This is the time of year where we begin wrapping up the semester and thinking about the midterm exam. Today I pass out the Midterm Overview, which helps me to be explicit about what students should expect to know and be able to do on this assessment. (It also provides a nice summary of what we have covered so far in my course).
For this unit’s group assessment students must work together in their groups to make sure each of them understands the characteristics of:
I also want my students to be able to make connections between graphs, written descriptions, and ordered pair rules describing figures that have been transformed. Before students begin working on Transformation Collaboration, I remind students of the positive group work behaviors I expect to see in their work today.
In Part 1, groups work together to make sure every member of their group can explain every part of the task and can answer any and all questions I might ask to clarify and push their understanding further. When groups are ready to check in, they put their papers together in a neat pile at the center of their desks and raise their hands to call me over. I shuffle the papers behind my back and choose one paper at random, which belongs to the person who must explain their group’s thinking and answer my questions. If the chosen student does a sufficient job explaining and answering, the group may move on to Part 2; if not, the group must discuss, clarify their understanding, and prepare that student to re-explain on their behalf when ready.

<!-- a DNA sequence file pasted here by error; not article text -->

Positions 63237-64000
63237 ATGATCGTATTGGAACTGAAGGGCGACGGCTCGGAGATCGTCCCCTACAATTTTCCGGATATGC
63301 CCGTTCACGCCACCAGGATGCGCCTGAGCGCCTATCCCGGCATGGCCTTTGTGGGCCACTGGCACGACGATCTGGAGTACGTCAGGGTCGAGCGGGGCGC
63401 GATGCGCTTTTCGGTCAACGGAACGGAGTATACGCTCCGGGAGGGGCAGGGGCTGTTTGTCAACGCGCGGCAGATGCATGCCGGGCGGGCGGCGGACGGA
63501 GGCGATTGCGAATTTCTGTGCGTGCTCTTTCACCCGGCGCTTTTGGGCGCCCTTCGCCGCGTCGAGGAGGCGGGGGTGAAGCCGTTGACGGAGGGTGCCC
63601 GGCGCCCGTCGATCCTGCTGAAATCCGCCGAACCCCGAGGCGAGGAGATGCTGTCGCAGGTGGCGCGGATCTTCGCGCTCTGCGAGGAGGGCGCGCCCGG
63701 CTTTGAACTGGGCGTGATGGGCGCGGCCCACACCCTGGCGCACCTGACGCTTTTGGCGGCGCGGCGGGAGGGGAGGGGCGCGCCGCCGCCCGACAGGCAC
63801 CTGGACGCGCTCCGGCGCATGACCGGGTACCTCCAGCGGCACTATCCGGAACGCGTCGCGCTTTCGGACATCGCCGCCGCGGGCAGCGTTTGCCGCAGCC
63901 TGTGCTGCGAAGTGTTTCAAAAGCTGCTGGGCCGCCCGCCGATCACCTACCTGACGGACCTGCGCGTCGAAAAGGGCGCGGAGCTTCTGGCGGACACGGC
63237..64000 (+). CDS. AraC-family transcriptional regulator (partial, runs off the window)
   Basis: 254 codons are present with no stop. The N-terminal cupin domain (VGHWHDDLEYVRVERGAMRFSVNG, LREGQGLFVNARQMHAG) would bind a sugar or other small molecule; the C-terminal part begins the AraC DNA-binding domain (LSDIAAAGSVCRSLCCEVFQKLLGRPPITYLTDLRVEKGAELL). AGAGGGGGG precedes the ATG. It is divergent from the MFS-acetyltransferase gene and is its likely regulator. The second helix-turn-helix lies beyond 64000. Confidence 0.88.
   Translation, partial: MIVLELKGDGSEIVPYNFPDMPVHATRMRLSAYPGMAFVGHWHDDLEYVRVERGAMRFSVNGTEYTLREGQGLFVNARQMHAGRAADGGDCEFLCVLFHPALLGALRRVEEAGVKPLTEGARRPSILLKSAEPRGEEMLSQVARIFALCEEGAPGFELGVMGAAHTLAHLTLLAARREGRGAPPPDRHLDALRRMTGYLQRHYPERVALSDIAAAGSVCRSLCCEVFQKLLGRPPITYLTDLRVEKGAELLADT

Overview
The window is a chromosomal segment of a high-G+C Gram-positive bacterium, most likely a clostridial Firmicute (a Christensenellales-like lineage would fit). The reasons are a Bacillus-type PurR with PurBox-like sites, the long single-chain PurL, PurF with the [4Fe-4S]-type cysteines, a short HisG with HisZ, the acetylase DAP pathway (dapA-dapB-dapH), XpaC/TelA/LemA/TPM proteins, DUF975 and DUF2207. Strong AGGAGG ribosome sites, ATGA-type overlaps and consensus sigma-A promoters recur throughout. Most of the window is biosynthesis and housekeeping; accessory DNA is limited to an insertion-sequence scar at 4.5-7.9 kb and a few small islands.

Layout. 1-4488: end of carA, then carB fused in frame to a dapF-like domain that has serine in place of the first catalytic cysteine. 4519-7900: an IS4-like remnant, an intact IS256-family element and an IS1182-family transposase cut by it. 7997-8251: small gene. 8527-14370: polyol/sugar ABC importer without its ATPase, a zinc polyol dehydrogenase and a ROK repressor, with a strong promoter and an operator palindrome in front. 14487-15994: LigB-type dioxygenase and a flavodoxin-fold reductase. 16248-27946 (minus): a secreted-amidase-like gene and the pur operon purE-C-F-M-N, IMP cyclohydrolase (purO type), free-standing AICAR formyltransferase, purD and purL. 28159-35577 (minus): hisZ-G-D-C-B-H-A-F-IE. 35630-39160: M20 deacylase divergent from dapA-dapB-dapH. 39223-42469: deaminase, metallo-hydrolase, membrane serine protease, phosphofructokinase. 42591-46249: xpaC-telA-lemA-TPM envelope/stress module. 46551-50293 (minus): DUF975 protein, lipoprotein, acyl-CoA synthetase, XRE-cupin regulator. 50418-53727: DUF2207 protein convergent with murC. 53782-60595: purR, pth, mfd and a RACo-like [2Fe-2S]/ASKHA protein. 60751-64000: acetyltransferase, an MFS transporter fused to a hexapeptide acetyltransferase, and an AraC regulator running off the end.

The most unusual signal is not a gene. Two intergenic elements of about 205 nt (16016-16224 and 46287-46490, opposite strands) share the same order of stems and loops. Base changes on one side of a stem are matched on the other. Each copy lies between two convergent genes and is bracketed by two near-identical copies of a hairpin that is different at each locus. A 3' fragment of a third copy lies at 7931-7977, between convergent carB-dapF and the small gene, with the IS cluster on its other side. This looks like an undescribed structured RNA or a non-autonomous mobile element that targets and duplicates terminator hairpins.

In Part 2 (Pass the Paper) students work together in their groups to create and solve their own transformations problems by passing each of their papers around the group. They write in their own color throughout this group task, which increases each person’s individual accountability. The overarching goal of the task is for students to recognize transformations in figures’ coordinates, graphs, verbal descriptions, and ordered pair rules and make connections between these different representations. When groups are ready to check in with me, they raise their hands to call me over; I quickly look over all of the papers and, based on the colors I see, ask targeted questions that will require students to explain their thinking behind the way they represented the transformations given to them.
For groups of students who finish early, I make sure to have an extension task for Transformation Collaboration. I ask early finishers to determine the ordered pair rule for a rotation of 90 or 270 degrees and to prepare a small presentation for the class.
To prepare students for their individual quiz the homework assignment offers practice with translation, reflection, and rotation including asking students to explain their reasoning and justify how they know (MP1, MP3).